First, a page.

The consistent humor flows mostly from personality and situation, not jokes, as the play gently raises ideas about friendship, expression and the walls we humans build around ourselves.

Playwright Peter Tolan has a good ear for how friends talk — they know what buttons to push, for one thing. And under the direction of Jamie DeHay, actors Jay Pastucha (shy Doug) and Kurt Roth (brash Aaron) charmingly depict the awkwardness that can come with male friendship in our society.

Pastucha and Roth have a younger-sounding Jerry-George vibe from the old "Seinfeld" sitcom. Even as they drive each other nuts with their tics and neuroses, the underlying affection is clear.

The playwright tantalizingly leaves unanswered questions about the guys. With a piece this entertaining and polished, let's hope there's a sequel.

35 mins. Rated M. Purple venue. Shows: 5-22, 9:15 p.m.; 5-24, 6:45 p.m.; 5-25, 6 p.m.; 5-26, 8 p.m.

Matthew J. Palm

'Teaching Shakespeare'

College Professor Keir Cutler thinks Shakespeare is the center of the universe. Indisputably. Fanatically. Insanely?

In Cutler's laugh-a-minute classroom parody, he is "Teaching Shakespeare." But it's not teaching as we think of it. Cutler, you see, is the sort of instructor so in love with his subject, he won't even consider criticism of the playwright.

"Assume the author is infallible," he pontificates. "Defend everything about him."

He's spoofing the Shakespeare faithful, of course, but you can substitute any fanboy (or fangal) obsession of your choice. What tempers the silliness is the pathetic air that hangs over Cutler, lost and alone in his Shakespeare love.

Even while being pompous, he seems pathetic — a difficult feat and one that generates laugh after laugh. Cutler, it turns out, has just received evaluations from his students — and let's just say they aren't good.

He rails about how theaters have ruined, yes, ruined Shakespeare by taking the emphasis off the words. (His advice: If you must see a Shakespeare play, "bring your text, a flashlight, and read.")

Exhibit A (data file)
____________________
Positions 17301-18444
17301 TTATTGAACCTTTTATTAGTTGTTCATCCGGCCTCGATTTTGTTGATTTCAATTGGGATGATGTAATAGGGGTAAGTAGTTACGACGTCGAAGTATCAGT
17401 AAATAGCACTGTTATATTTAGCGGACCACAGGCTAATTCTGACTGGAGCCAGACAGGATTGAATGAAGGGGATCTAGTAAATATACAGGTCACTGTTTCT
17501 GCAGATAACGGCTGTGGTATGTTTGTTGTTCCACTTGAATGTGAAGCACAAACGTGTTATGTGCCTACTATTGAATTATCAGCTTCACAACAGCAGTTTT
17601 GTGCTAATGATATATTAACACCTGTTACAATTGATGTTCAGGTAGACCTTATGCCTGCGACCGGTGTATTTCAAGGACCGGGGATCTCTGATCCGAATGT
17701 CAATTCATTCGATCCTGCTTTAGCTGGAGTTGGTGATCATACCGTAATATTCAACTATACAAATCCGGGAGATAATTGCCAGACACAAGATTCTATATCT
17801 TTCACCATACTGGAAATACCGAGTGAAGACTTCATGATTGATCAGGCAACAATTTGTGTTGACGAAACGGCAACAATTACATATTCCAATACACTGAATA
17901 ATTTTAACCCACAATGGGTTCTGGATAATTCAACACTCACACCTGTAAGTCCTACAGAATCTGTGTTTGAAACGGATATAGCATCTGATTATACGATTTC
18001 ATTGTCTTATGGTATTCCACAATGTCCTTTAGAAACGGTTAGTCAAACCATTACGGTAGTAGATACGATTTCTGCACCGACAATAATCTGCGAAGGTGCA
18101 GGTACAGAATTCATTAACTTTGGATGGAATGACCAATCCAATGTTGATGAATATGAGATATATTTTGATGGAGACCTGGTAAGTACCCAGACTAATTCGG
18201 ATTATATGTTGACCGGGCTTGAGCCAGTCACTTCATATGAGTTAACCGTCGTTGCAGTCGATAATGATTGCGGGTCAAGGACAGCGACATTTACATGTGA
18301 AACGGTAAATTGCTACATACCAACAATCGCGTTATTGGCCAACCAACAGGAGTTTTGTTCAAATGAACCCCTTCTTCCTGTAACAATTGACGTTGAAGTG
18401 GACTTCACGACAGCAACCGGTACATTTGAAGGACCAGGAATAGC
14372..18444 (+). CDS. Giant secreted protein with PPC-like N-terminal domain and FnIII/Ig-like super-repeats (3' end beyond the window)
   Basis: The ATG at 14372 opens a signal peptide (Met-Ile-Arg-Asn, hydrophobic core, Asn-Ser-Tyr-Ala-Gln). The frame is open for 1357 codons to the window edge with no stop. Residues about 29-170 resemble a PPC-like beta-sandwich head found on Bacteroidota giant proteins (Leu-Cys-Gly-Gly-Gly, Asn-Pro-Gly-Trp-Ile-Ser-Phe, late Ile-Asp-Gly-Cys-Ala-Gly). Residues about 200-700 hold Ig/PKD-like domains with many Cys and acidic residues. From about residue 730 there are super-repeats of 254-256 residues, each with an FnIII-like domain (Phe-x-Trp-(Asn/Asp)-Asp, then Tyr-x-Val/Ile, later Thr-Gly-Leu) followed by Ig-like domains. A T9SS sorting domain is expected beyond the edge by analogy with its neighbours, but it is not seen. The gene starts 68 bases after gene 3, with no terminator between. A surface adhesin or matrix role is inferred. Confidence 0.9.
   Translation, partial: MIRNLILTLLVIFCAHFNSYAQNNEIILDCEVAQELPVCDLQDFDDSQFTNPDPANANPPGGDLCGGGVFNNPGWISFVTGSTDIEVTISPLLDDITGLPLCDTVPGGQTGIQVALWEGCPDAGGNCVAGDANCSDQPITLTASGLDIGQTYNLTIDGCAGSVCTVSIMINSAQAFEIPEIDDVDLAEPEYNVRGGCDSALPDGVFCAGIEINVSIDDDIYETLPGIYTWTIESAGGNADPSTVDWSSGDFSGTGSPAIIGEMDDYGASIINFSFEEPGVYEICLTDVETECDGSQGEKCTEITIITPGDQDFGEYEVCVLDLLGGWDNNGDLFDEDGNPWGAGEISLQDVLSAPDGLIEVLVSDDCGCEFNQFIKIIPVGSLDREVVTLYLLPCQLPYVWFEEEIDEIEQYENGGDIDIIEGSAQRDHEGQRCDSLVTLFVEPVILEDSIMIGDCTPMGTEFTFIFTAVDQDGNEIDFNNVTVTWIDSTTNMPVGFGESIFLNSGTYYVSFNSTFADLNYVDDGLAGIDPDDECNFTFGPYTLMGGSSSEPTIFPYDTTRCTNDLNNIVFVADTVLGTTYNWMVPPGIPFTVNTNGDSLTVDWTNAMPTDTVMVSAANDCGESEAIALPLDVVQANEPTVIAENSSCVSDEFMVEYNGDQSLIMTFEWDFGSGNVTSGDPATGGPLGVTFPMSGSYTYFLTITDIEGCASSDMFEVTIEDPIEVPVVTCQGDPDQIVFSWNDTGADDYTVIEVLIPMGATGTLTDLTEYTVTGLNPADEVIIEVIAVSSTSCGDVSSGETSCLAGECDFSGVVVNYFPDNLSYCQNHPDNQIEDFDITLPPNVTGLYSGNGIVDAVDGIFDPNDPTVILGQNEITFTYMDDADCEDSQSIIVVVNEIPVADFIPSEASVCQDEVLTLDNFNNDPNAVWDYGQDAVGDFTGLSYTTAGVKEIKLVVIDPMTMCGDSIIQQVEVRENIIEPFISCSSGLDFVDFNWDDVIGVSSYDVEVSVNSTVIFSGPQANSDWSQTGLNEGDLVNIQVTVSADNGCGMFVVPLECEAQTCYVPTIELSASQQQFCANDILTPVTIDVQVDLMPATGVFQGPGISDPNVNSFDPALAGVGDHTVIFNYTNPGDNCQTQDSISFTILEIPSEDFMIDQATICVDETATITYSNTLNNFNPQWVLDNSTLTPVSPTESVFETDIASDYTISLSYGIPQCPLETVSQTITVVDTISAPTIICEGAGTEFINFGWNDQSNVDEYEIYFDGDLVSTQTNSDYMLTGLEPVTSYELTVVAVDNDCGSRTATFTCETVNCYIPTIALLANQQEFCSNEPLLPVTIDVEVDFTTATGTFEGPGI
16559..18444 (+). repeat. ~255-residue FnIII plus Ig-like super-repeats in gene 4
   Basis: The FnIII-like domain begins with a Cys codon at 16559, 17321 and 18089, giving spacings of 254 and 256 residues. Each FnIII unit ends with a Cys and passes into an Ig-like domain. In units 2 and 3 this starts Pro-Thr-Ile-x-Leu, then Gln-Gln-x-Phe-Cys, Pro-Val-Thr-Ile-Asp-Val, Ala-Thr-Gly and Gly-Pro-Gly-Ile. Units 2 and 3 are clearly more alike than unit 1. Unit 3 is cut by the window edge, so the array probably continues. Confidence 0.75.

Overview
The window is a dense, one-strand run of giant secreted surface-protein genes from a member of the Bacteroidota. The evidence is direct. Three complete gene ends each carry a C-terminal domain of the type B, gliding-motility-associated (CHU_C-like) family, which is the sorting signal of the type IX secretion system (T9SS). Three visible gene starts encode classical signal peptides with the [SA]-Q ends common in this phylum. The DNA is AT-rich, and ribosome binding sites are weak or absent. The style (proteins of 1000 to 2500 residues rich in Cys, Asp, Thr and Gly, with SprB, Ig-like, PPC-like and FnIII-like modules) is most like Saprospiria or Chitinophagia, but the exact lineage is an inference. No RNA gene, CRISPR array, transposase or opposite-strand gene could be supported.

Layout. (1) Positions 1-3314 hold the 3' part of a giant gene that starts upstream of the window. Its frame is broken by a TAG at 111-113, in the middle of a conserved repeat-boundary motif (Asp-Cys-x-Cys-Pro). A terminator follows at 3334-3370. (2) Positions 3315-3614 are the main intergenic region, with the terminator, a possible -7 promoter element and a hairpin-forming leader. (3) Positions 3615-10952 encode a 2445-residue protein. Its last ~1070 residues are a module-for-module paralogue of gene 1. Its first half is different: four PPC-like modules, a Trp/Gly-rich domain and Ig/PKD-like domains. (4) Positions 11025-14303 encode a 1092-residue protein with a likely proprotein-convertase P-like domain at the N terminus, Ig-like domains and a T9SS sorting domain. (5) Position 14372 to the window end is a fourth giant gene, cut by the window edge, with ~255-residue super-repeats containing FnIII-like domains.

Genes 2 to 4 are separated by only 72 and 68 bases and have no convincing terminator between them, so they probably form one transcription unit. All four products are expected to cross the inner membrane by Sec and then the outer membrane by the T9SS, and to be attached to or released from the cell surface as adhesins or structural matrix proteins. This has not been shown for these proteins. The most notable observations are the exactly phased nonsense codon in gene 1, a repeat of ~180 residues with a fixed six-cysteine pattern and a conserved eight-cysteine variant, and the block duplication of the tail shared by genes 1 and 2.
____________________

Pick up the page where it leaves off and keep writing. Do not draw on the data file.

His fervor wrings every last laugh out of this. Shakespeare haters will get the joke. And Shakespeare lovers — if they have a sense of humor — will be rolling in the aisles.

50 mins. Rated G-14. Yellow venue. Shows: 5-24, 5 p.m.; 5-25, 6 p.m.

Matthew J. Palm

'Underneath the Lintel'

Spellbinding. And yet, the ingredients aren't the usual witches' brew: A pair of trousers. A laundry claim ticket. One extremely overdue library book. It's this last item that begins the journey of the Librarian, who we meet as a fussy, obsessive man. These are the traits that jolt him out of his insular world on a globe-trotting quest to track down the last owner of a book returned 123 years late. What he finds instead is — at the very least — a whole new reason to live. At most, it is proof of the existence of God.

As the Librarian, Pat O'Brien does full justice to Glen Berger's script in this one-man show. A veteran screen actor, O'Brien comes equipped with a bug-eyed stare that puts every frayed nerve of his character on display – often to great comic effect. Keeping up with him on his breakneck pace through history, philosophy and myth may require a seat belt. It's worth it.

60 mins. Rated G. Yellow venue. Shows: 5-25, 11:15 p.m.; 5-26, 3 p.m.

Tod Caviness

Orlando Fringe Festival

What: Short plays, music, comedy and other performances; plus an art show and weekend activities for kids

Where: Performances at Loch Haven Park, 777 E. Princeton St.; Theatre Downtown, 2113 N. Orange Ave.; and The Venue, 511 Virginia Drive. Visual Fringe art at 1427 Alden Rd.

When: Through May 28

Tickets: Buy a Fringe button ($9) at the festival to participate (not required for children 12 and younger). Then, show tickets are $11 or less. Kids Fringe and Visual Fringe are free.

More information: OrlandoFringe.org

More reviews: OrlandoSentinel.com/fringe